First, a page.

Monday, April 6, 2015

Michelin Man

This review is long overdue. Periklis Roussounides, alongside Martino Speciale of No Reservations, are the best chefs in Nicosia and arguably all of Cyprus. What I most admire of their cooking is their restraint; less is more in both of their carefully thought-out repertoires. Subtlety and refinement with dashes of creativity take centre stage on each one of their plates. Many chefs sometimes try too hard to impress, muddling up flavours and techniques to create disjointed and messy offerings. This is never the case with Roussounides or Speciale. Periklis, of course, is The Rock's only Michelin Man, having received a single star decades ago for his restaurant XO, which (unfortunately) had to give it back upon closing. Let's just assume the island wasn't ready for that type of experience...

Last time we sampled Roussounides' food, Little Miss Despot was doused in olive oil and clad in white like a porcelain doll from seventy years ago. She had just received the Holy Spirit and decided to treat forty-plus guests to dinner at Dia Xeiros, his latest culinary lab. That was almost a year-and-a-half ago and I often felt guilty for not having returned. So a few weeks ago we rectified our oversight and headed there for dinner with The Wife, Ph.D., My Zolpidem Supplier and Cousin #4.

The corner restaurant itself is quite understated with simple chairs and tables in white and natural wood. Beautiful woven pillows made by acclaimed Cypriot designer Joanna Louca add pops of color to an L-shaped bench that anchors the back of the room. A small white bar sits across the longer side of the bench and an ample patio that serves as outdoor seating area surrounds most of the restaurant.

The menu consists of avant-garde interpretations of Greek and Cypriot dishes, all superbly prepared and presented. For Little Miss Despot's baptism, for instance, the appetisers included a creamy orzo risotto with wild mushrooms and truffle foam, chicken livers tossed in Commandaria, fresh mint and pomegranate, and Cretan dakos stuffed with feta and sitting on a rich tomato sauce. On our latest visit, we started off with a crisp and well-balanced romaine lettuce salad with dried figs, anari cheese (the local ricotta), roasted hazelnuts and a semi-sweet vinaigrette. As a main, I had a lamb shank with pickled onions, velvety mashed potatoes and a sweet reduction; the meat, which had already been removed from the bone, fell apart and matched nicely with the creaminess, bite and sweetness supplied in loads by its accoutrements. The Wife, Ph.D., and My Zolpidem Supplier had one of my favourite dishes: pork cheeks with a honey mustard glaze, turnip and sweet potato purees, and fried potatoes, a combination of textures, techniques and flavors that sings. One small issue I did find with the food was it could have been served a bit warmer.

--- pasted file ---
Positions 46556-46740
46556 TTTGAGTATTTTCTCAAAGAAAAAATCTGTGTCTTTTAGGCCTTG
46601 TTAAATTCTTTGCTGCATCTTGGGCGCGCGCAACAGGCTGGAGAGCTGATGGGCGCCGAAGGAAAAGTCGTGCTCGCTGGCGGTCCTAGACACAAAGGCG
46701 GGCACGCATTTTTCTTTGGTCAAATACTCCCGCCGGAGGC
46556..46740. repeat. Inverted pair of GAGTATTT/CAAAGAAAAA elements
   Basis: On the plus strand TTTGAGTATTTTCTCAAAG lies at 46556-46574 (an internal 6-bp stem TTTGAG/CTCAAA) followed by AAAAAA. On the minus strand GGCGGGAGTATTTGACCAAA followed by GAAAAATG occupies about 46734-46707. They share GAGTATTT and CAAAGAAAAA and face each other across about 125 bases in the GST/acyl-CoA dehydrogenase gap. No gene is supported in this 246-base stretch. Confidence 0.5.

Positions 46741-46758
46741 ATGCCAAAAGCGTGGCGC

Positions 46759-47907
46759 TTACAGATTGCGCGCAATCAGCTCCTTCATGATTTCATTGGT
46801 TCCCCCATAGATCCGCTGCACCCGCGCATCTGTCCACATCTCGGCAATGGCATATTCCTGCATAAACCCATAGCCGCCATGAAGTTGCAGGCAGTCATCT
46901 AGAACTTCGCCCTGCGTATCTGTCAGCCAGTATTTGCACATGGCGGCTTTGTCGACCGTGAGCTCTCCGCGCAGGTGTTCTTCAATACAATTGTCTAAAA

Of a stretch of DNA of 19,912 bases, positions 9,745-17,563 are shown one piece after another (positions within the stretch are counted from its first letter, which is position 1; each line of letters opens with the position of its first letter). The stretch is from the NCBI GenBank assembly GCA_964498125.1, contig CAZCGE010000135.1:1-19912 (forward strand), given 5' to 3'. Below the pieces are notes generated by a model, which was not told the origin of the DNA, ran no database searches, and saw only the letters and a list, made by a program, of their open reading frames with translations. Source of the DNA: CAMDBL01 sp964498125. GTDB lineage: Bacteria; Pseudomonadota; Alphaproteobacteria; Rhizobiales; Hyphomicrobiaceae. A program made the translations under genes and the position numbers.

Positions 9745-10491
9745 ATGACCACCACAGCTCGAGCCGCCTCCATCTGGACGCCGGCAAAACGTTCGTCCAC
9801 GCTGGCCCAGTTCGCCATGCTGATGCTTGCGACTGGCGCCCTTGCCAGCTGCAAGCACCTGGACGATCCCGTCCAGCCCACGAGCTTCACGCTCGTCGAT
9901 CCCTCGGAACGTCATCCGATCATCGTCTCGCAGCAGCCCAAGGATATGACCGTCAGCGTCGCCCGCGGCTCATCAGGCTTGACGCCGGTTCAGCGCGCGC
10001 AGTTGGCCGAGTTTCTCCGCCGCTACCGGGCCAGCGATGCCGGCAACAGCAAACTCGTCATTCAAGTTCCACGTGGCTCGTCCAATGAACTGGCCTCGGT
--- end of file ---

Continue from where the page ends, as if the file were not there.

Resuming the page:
Alas, I do have one major complaint. For a restaurant of this stature, the wine list is rather underwhelming. Most wines are Greek and Cypriot and this is commendable. However, the range is limited as it's dominated by Boutari, Tselepos and Kyperounda, all great producers but whose overwhelming presence takes away from the potential for diversity in the wine catalogue. That night, we sampled the 2012 Tselepos Nemea Driopi Agiorgitiko, an easy drinking, fruity and slightly spicy wine that matched most of our dishes.

In any case, I'm sure we'll be back sooner rather than later. Might be time for me to find a Godfather of my own, strip naked before a cassocked priest and then throw a party chock-full of Hallelujahs. Happy Easter, y'all.

Whine On The Rocks' Rating: 4.5 out of 5 Sparkling Spatulas

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